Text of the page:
Financial constraints can’t stand in way of access to justice: Chief Justice of India


Financial constraints cannot stand in the way of making access of the people to justice, though it may lead to lack of infrastructure and judges, Chief Justice of India T S Thakur said on Monday.

“Financial constraints cannot stand in the way of making access to justice a reality. That is absolutely in tune with our Constitutional philosophy that access to justice should be a reality and it cannot be a reality if people have to wait for years and years for their cases to be decided,” the CJI said at a function here to celebrate the 50th anniversary of the establishment of Delhi High Court.

Thakur said this after Delhi chief minister Arvind Kejriwal, who also addressed the gathering at Vigyan Bhawan in New Delhi, assured support of his government in improving infrastructure and recruitment of more judges.

Prime Minister Narendra Modi was the chief guest at the event which was also attended by Law Minister Ravi Shankar Prasad, Lieutenant Governor of Delhi Najeeb Jung, Delhi High Court Chief Justice G Rohini and Justice B D Ahmed.

Addressing the gathering, the CJI said that judges should introspect about public perception regarding their rectitude as it is painful to see “aberrations occuring at some level or the other which bring disrepute to the entire justice system”.

“I think Delhi High Court has achieved much, but in terms of ensuring that such incidents (aberrations) do not happen, there is much more to be done. I only hope that brother judges at all levels take extra care not to give any room for any doubt or anything that is not in tune with judicial ethics and professional rectitude,” the CJI said.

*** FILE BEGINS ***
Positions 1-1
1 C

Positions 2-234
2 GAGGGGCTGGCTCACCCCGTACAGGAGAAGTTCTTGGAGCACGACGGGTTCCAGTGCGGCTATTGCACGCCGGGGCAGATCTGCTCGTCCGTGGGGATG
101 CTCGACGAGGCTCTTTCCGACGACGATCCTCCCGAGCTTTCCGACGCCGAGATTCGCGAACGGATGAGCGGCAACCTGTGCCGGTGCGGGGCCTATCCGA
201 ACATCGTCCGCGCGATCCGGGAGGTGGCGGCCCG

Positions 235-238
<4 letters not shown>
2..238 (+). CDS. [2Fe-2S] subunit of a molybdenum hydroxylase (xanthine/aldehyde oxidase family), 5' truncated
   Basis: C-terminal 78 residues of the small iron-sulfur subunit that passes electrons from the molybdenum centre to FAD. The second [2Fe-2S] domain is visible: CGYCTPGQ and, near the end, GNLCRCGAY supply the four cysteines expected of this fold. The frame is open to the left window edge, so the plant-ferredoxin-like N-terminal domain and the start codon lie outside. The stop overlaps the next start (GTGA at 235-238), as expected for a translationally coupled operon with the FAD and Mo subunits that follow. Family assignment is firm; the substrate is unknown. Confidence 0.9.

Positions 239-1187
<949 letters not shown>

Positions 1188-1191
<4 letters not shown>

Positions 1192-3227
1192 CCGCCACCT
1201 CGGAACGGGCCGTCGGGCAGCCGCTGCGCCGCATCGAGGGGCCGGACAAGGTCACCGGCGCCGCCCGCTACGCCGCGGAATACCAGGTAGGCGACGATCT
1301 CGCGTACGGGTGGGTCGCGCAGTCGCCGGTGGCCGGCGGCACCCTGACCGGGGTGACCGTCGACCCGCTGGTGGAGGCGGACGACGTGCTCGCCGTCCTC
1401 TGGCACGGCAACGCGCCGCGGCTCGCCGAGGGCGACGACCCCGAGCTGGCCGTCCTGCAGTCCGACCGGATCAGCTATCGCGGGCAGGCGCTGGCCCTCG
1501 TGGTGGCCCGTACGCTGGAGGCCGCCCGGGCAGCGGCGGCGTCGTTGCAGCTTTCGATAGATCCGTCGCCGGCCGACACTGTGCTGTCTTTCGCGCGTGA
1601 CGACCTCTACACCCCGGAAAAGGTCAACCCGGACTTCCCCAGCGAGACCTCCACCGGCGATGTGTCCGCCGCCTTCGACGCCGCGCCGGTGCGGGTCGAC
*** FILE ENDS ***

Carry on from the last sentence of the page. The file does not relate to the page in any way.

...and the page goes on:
While appreciating the work done by the Delhi High Court over the years, Thakur said more was required to be done as the task ahead was “formidable”.

“Can we rest on the laurels of the past? I would think not. I think this is an occasion to do some soul searching, some introspection and also for re-dedication because the tasks ahead are formidable,” he said.

“We all know that with increased prosperity, awareness and literacy, cases are going to grow to larger number and where can it be felt more than in Delhi, which has a very very literate, very very aware and highly sensitive citizens,” he said, adding, “I think it is natural that Delhi judiciary will come under tremendous pressure in times to come”.

Lauding the High Court for emerging as one of the premier high courts in India, Thakur said for a person in the legal fraternity, Delhi High Court is like the ‘Mecca’.

“Like for a politican, the ultimate aim is to do politics in Delhi, for people (in legal field) who want to make a mark or get noticed, Delhi High Court is the place,” he said.

He said that Delhi High Court has given four CJI’s and 27 other judges to the Supreme Court and one of the judges of the apex court, Justice Dalveer Bhandari who has been appointed in the International Court of Justice.

“I consider my short tenure of four years in the Delhi High Court as the most educative and the most important part of my career as a judge in the Indian judiciary,” he said.

At the start of the function, Chief Justice of Delhi High Court G Rohini said the high court had covered a long distance since its inception on 31 October, 1966.

She said Delhi High Court has been the first high court which adopted information technology system in the judiciary.